New film chronicles the voices of frontier women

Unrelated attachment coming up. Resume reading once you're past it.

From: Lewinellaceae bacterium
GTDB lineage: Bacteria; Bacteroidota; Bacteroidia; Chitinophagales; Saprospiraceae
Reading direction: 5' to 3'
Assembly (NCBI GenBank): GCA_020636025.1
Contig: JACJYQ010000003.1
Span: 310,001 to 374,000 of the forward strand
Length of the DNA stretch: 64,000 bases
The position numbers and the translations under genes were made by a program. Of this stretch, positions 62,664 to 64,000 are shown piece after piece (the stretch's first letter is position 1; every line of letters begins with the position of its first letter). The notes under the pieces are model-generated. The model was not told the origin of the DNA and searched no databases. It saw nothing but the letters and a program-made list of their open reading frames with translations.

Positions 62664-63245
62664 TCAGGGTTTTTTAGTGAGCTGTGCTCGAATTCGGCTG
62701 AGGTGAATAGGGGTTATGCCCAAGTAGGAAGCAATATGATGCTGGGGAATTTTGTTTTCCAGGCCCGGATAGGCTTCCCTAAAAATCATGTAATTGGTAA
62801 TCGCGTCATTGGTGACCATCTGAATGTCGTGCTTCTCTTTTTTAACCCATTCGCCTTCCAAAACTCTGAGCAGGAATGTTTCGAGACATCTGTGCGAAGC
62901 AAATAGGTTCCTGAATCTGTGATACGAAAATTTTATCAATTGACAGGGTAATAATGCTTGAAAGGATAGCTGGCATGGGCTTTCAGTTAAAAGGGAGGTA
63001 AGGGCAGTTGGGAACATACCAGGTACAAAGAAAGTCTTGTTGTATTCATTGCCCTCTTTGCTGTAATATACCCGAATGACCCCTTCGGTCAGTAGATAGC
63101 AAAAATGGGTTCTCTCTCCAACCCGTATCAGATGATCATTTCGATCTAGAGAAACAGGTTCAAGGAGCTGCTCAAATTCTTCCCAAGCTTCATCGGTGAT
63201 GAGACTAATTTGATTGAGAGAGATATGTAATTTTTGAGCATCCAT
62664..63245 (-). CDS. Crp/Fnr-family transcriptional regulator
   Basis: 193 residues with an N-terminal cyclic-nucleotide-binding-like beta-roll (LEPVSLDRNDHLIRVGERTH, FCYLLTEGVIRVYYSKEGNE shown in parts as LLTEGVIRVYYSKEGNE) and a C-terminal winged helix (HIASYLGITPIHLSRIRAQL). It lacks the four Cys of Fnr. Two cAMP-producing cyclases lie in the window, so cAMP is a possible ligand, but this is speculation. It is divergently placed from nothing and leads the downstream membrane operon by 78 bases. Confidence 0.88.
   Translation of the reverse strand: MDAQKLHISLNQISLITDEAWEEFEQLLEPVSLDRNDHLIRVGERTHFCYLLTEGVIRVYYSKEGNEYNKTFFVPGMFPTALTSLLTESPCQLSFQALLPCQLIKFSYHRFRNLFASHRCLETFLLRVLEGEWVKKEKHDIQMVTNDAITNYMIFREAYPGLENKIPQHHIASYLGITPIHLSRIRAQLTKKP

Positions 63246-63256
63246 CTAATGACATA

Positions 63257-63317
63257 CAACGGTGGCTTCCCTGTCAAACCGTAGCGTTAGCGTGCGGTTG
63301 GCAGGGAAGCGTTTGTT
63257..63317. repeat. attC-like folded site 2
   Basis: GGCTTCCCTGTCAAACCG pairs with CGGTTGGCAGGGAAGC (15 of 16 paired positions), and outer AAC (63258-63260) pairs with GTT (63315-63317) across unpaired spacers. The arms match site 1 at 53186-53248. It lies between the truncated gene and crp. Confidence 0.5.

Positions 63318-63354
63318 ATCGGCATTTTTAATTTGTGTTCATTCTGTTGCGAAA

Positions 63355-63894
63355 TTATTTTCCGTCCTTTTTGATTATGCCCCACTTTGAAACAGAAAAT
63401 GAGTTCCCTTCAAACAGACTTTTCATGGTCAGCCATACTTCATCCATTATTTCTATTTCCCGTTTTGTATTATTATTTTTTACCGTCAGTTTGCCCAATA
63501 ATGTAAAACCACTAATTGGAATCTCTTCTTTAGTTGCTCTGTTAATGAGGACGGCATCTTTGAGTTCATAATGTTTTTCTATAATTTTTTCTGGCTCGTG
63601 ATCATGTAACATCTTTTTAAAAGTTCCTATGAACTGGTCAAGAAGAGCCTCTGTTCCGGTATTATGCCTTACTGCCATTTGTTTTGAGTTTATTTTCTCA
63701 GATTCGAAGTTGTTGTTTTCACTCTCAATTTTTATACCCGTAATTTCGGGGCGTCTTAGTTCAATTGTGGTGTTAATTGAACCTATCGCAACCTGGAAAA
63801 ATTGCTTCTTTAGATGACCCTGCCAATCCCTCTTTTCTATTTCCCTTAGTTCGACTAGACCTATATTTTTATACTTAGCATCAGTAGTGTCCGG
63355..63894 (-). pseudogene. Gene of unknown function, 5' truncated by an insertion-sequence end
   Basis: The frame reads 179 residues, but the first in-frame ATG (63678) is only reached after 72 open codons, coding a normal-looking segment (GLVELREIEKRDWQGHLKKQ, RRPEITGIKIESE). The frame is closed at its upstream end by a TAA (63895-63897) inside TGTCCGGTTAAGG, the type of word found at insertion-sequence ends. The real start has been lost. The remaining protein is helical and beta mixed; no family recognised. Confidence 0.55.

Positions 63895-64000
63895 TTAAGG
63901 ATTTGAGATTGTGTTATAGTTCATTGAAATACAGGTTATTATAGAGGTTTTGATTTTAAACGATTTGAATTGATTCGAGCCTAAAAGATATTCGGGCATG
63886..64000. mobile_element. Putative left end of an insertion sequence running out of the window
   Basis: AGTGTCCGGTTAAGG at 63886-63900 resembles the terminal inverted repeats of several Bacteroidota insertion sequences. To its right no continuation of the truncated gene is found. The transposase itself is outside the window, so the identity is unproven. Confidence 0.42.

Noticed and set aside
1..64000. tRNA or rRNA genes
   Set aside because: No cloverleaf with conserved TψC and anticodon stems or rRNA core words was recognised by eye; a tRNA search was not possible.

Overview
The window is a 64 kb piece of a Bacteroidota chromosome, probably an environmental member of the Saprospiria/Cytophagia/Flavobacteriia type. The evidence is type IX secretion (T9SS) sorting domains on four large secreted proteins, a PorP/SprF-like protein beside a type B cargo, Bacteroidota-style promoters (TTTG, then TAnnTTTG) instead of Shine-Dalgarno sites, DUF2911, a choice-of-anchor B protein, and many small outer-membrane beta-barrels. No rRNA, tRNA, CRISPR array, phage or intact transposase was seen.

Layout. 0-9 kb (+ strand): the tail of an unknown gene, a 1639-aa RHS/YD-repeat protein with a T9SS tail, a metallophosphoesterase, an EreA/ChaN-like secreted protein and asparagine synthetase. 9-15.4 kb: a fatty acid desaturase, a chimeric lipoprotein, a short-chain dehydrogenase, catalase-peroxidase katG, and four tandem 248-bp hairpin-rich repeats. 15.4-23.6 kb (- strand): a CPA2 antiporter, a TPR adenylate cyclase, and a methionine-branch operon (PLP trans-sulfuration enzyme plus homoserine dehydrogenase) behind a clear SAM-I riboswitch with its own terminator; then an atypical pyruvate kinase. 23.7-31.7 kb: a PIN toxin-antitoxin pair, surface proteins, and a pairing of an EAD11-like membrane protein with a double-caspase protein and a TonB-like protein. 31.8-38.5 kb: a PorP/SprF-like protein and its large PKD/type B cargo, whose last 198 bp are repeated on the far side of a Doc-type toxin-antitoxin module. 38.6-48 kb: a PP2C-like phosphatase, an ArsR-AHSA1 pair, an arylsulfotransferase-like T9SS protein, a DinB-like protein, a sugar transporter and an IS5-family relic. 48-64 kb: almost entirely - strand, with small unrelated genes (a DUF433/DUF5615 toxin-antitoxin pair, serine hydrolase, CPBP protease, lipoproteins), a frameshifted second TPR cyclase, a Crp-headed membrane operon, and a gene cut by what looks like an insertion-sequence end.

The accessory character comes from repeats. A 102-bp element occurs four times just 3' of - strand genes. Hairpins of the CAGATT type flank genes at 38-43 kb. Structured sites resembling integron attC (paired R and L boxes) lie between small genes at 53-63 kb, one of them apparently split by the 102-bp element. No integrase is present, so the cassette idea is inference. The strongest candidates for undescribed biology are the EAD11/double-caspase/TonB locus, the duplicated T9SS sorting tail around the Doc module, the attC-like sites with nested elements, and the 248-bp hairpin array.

"Film screeningHow Can I Keep on Singing? Voices of Frontier Women, a new film about Women in Washington 100 Years ago, will be shown on Saturday, Dec. 2, 4 p.m. at The Clyde Theatre in Langley. The public is invited to the free screening and to meet the filmmakers, actors, readers and writer Jana Harris. Donation requested.We walked, of course. Omaha to Walla Walla: 5 months, 3 days.--From Cattle-Killing Winter, 1889-90, in a collection of poems by Jana Harris, titled Oh How Can I Keep on Singing? Voices of Pioneer Women.Those are the haunting words in a new film produced and directed by Melissa Young of Clinton.How Can I Keep on Singing? Voices of Frontier Women, chronicles the daily lives of women in the West more than a century ago. Women who settled in central Washington and British Columbia in the late 1800s. Women who were teachers, cooks and laundresses. Women who were indigenous.Young said the movie was inspired by a poetry reading of Jana Harris and her award-winning book, How Can I Keep On Singing? Voices of Pioneer Women. The reading included music and slides, and it touched a nerve in Young. It was very evocative, said Young. My mother always told me those stories. Young's family came out west in 1859, when her great-great grandmother Melissa settled in Port Gamble, Wash. She gave birth to the first white child in that community. This movie was a real experiment, said Young, who collaborated with photographer/editor Mark Dworkin on How Can I Keep On Singing? It was also a departure from the film duo's past productions, which have included PBS specials dealing with such timely topics as AIDS and peacetime alternatives for defense-dependent communities. Most recently, the two completed Islas Hermanas (Sister Islands), broadcast on KCTS/9 in April 2000. The film celebrates the unique relationship between Bainbridge Island and the island of Ometepe in Nicaragua.How Can I Keep on Singing? was five years in the making, involving more than two dozen trips to eastern Washington. We wanted to convey a sense of place, said Young, who said the film was made piece by piece. We took a documentary approach, and went looking for people who could do things, she explained. When they needed somebody who worked with horses, they went to the Okanogan and found the right person. When they needed a scene with ripened wild hay, they headed east of the mountains at just the right time. The end result is a powerful film woven together with the words of Jana Harris, poems and stories by Jeannette Armstrong of the Penticton Indian Band and Colville writer Mourning Dove. Dworkin's photography includes moving visuals, whether shots of winter snowstorms or a robin resting in an apple tree. The film's score of folk and contemporary music is well chosen, and original compositions by cellist Jamie Sieber add to the overall feeling of another time and place. Other collaborators on the film include Georgene Fitzgerald, an eastern Washington farmer and granddaughter of pioneers, and Tracy Jack of the Penticton Indian Band.Numerous South Whidbey residents participated in the film's making, whether as readers, actors, production crew or financial contributors. Nearly $70,000 has been raised to date, from both individual donors and foundation grants. Marj and Fred Dente were involved in the early development and filming of How Can I Keep on Singing?, while Dan and Emily Baker not only loaned their Langley log home for filming, they also appear on screen.The late Jackie Shafer's powerful voice may be heard in a stirring reading of Cattle-Killing Winter, and accomplished actor Shelley Hartle re-enacts the story of an early schoolteacher in Lights in the Firmament. Other local voices include Natasha Dworkin reading Haying on the Similkameen, Aleah Chapin in Monday, Kate Wright in Avalanche and Jean Shaw in This New Life. Bonnie Mejia appears on screen, along with the South Whidbey Historical Society's McLeod Cabin at the Island County Fairgrounds. Martha Murphy donated costumes for the production.To date, the film has been screened in Winthrop, Wash., where a scene was shot featuring Hartle and Methow Valley students. There will also be a screening in Bainbridge Island in February 2001.So far, response to the film has been positive. Mary Murphy, Associate Professor of History at Montana State University, writes: I've never seen such a good portrayal of women's work, and thought it was presented very effectively...The use of women's voices of different ages was very appealing, too. The music, reenactments and lushly portrayed landscapes were wonderful. 'How Can I Keep on Singing?' is a terrific accomplishment; the stories are very evocative and the film itself is beautiful.With the film in the can, what's next for Young? She'll be looking for an educational distributor, so the film can be shown on television, in schools, at museums and film festivals. In the meantime, she's pleased with the end result. And fittingly, the movie is dedicated to two strong women: Phyllis Young and Jeanette Dworkin, the late mothers of Melissa Young and Mark Dworkin. Mothers who would be proud of their daughter and son. "

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